The shoreline is about 35 km long, comprising of 250 ha of coastal meadows. The common redshank and velvet scoter can be seen on the coast, a typical species is the western yellow wagtail that quite numerously nests on the wooded meadows of the bays of Mõniste and Mõisalahe. The common ringed plover has been registered on the shores of the bays of Mõniste and Pivarootsi, the common tern in the bay of Ännikse and the arctic tern on the shores of the bays of Pivarootsi, Rame and Puhtulaid. The most typical plant species on the coastal meadows is the marsh angelica.
A big part of the coastal meadows is currently not being tended to or is in a stage of restoration. Fast regrowth of reeds threatens these areas if their maintenance is interrupted. At the same time, these areas are already very species-rich.
Reedbeds stretch out on an area of about 250 ha, largest of them are the reedbeds in the bays of Mõisalahe and Kasse. Suitable living and nesting habitats for the Eurasian bittern, an endangered and rare bird species, are mostly in the reedbeds of the bay of Kasse where wintry reed cutting is being regulated in order to better the conditions of the species.
Typical bird nesting in the reeds is the water rail that can mostly be seen around the bays of Vanaluubi and Kasse. The spotted crake nests in the swampy wooded meadows of Rame and the edges of the reedbeds of Kasse Bay, the western marsh harrier can be seen in the coastal reedbeds in the bay of Mõisalahe and islet of Kõbajalaid. The reedbeds of the reserve are also suitable nesting spots for the common crane.
The wooded meadow of Laelatu is the only preserved wooded meadow that is being maintained in the reserve. Many protected plant species grow there, but also 2/3 of all the natural orchid species found in Estonia, the beautiful lady’s-slipper orchid, narrow-leaved helleborine and red helleborine can be found on the meadow, for example.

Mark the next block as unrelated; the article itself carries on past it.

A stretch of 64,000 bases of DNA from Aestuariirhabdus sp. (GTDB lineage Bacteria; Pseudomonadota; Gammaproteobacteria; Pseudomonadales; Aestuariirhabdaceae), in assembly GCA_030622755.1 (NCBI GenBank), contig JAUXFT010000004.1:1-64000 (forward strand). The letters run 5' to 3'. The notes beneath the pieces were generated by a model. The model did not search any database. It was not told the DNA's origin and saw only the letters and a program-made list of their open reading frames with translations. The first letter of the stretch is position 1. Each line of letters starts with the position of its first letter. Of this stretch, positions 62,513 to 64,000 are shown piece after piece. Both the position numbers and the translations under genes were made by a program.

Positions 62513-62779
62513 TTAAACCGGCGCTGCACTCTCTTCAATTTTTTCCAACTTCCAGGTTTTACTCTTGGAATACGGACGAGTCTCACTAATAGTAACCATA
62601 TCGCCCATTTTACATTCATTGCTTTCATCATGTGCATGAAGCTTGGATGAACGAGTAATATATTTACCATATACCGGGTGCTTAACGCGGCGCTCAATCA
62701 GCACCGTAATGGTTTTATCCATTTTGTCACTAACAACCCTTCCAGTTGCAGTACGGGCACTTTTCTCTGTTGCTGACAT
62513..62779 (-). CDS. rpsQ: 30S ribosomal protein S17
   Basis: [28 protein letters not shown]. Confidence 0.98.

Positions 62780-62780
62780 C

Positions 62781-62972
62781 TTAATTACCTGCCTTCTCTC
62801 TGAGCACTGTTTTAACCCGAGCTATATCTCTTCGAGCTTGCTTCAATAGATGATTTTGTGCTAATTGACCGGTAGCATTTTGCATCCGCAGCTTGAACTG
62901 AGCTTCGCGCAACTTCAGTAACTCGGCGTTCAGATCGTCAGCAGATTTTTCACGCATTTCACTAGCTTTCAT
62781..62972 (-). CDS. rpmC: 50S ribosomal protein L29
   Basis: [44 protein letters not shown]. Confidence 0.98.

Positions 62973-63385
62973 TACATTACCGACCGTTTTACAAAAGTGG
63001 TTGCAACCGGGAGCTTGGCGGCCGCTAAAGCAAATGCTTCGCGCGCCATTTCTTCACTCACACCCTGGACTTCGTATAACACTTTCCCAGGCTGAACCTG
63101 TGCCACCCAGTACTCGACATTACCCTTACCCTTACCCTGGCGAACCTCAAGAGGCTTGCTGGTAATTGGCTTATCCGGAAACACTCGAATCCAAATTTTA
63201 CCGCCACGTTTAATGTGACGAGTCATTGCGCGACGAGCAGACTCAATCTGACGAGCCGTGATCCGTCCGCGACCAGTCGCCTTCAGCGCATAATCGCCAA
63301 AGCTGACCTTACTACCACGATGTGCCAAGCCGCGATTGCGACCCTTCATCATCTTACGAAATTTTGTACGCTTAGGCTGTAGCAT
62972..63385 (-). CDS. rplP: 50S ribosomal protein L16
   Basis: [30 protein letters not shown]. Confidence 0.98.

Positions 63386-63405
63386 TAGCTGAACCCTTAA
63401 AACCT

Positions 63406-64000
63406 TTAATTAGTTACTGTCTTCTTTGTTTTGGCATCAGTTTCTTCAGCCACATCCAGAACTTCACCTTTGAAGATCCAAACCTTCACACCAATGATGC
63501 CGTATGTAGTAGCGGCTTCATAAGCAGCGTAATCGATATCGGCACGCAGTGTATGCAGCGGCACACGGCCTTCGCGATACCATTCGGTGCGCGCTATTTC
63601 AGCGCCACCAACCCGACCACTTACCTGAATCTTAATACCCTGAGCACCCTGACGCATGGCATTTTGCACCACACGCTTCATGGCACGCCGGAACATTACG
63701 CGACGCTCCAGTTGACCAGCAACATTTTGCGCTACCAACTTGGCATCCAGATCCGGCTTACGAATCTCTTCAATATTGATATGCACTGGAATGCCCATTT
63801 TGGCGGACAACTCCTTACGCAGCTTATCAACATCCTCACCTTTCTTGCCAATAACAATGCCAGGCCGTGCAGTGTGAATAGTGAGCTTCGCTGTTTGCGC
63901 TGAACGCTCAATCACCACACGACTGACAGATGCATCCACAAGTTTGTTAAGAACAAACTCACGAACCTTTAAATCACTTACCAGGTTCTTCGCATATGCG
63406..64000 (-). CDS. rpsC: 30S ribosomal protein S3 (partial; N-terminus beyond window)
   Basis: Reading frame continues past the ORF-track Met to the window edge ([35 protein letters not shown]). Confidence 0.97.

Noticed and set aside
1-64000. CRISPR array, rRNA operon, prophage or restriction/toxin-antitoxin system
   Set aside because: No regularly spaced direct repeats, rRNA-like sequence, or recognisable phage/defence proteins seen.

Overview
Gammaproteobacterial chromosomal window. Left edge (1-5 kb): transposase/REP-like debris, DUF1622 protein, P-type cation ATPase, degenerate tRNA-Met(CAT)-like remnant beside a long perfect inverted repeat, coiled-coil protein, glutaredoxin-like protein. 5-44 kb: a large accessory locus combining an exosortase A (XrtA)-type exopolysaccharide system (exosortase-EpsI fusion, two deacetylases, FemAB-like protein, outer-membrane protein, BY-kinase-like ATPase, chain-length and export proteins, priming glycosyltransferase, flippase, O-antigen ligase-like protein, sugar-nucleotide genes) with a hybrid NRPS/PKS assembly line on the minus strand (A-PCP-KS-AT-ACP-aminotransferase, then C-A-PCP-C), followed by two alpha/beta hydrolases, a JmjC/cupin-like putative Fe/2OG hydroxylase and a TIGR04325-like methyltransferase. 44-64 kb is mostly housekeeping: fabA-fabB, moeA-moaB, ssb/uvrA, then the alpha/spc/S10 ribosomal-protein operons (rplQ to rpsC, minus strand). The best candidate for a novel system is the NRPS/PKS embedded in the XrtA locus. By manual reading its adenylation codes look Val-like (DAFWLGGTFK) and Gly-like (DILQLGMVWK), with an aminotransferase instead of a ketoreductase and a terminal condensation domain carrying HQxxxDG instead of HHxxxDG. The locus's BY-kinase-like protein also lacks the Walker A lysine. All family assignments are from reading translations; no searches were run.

The wooded meadow of Laelatu is currently maintained by mowing and every year with the help of cattle herding on an area of 10–15 ha, the area of the wooded meadow being restored is about 40 ha in total. There is a positive connection between the size and biodiversity of the wooded meadow.
The forest park of the islet of Puhtulaid
The peninsula of Puhtulaid (islet of Puhtulaid idiomatically) is geologically a young area that rose from the sea about 2,000 years ago. The hills in the centre of the peninsula are currently about 5 m above the sea level. The islet of Puhtu was first mentioned in the 15th century. In 1952, a stone dam that decreased the water flow was built from the islet to the mainland, consequently turning the islet into a peninsula.
Two very ancient trees can be found in the forest park of Puhtulaid. The Puhtu oak tree with a circumference of 4.8 metres and an age of about 400 years is one of the grandest oak trees in the southern parts of Lääne County. But the Puhtu pine tree is 430 years old and with a circumference of 3.74 metres belongs to the top ten of the thickest pine trees in Estonia.
In the springtime, when anemones are in bloom, the forest floor is covered with the broad green leaves of the wild garlic that greets people with an intense smell in spring and early summer. At the end of May and beginning of June, the forest floor is white from the blossoms of the wild garlic. Puhtu forest is the most beautiful during spring when liverleaves, anemones and lilies of the valley are in bloom.
Many orchids grow on the meadows surrounding the forest, the most famous of them is the endangered narrow-leaved marsh orchid that can be found, besides Puhtu, in only a few places in Germany and Poland.
Starting late spring, bluish-green succulent leaf shrubs, carrying white blossoms during midsummer, are constantly growing on the seashore – that is sea-kale. The flavour of the kale is a bit bitter, but the plant is still edible. Sea-kale abundantly contains the necessary vitamin B1, in addition, it is a good honey plant. A thick and strong taproot that penetrates deep into the ground, until the salty water, is inherent to the sea-kale. The plant mostly grows in Western Estonia and on the islands.
From the animals, the European roe deer, fox and raccoon dog can be seen on the peninsula of Puhtu. From reptiles, the grass snake is represented most numerously in the reserve.